Aside from better climate control I also wonder if one could preemptively protect mylar ribbons of this nature by say, slathering them in mineral oil to prohibit oxidation. Probably not worth the effort in most cases to go against planned obsolescence where entertainment hardware is concerned.
 

Online helius

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Re: Why does applying light onto a mylar ribbon "fix" my TV?
« Reply #10 on: January 21, 2016, 11:05:19 AM »
If the device has multiple bond-outs for its common net, and most of them are no longer conducting because of cut traces on the FPC, then the light could be increasing the conduction to the remaining pins by supplying more charge carriers.
 

Offline AndyC_772

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Re: Why does applying light onto a mylar ribbon "fix" my TV?
« Reply #11 on: January 21, 2016, 05:54:56 PM »
Light shining on a silicon device tends to increase leakage current, by generating more electron-hole pairs. Perhaps what's happened is that one half of a differential pair has become flaky, but by changing the threshold voltage slightly on the other half, a correct signal is still being transferred via the working half alone?
 

Offline Rasz

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Re: Why does applying light onto a mylar ribbon "fix" my TV?
« Reply #12 on: January 22, 2016, 05:27:51 AM »
brilliant bodge, this is hackaday worthy
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Offline EkriirkE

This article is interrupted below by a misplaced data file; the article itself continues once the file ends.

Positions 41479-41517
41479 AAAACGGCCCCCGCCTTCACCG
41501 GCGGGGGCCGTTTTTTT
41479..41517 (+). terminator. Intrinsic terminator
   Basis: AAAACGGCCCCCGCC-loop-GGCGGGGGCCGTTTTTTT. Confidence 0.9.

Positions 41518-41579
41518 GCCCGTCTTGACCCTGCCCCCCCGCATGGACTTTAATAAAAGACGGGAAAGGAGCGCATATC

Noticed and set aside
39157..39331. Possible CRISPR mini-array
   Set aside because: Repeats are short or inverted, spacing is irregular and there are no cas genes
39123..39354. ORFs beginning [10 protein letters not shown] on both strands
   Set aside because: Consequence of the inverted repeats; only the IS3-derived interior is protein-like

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Re: Why does applying light onto a mylar ribbon "fix" my TV?
« Reply #13 on: January 23, 2016, 08:16:12 AM »
brilliant bodge, this is hackaday worthy

You got your wish
I take things apart. I break them. Then I put things that don't belong back inside them.
 

Offline Rasz

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Re: Why does applying light onto a mylar ribbon "fix" my TV?
« Reply #14 on: January 23, 2016, 11:07:11 AM »
I did the leg work

Iv been doing LCDs for hmm 7 years now, and never seen anything like it. Heating, squeezing, reflowing (very gently), but never light  :-DD
even if its fake, it would be a brilliant prank :)
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Offline Delta

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Re: Why does applying light onto a mylar ribbon "fix" my TV?
« Reply #15 on: January 23, 2016, 11:12:31 AM »
Superb work!

It shows the difference between an engineer and a technician  :D

(proud technician here BTW)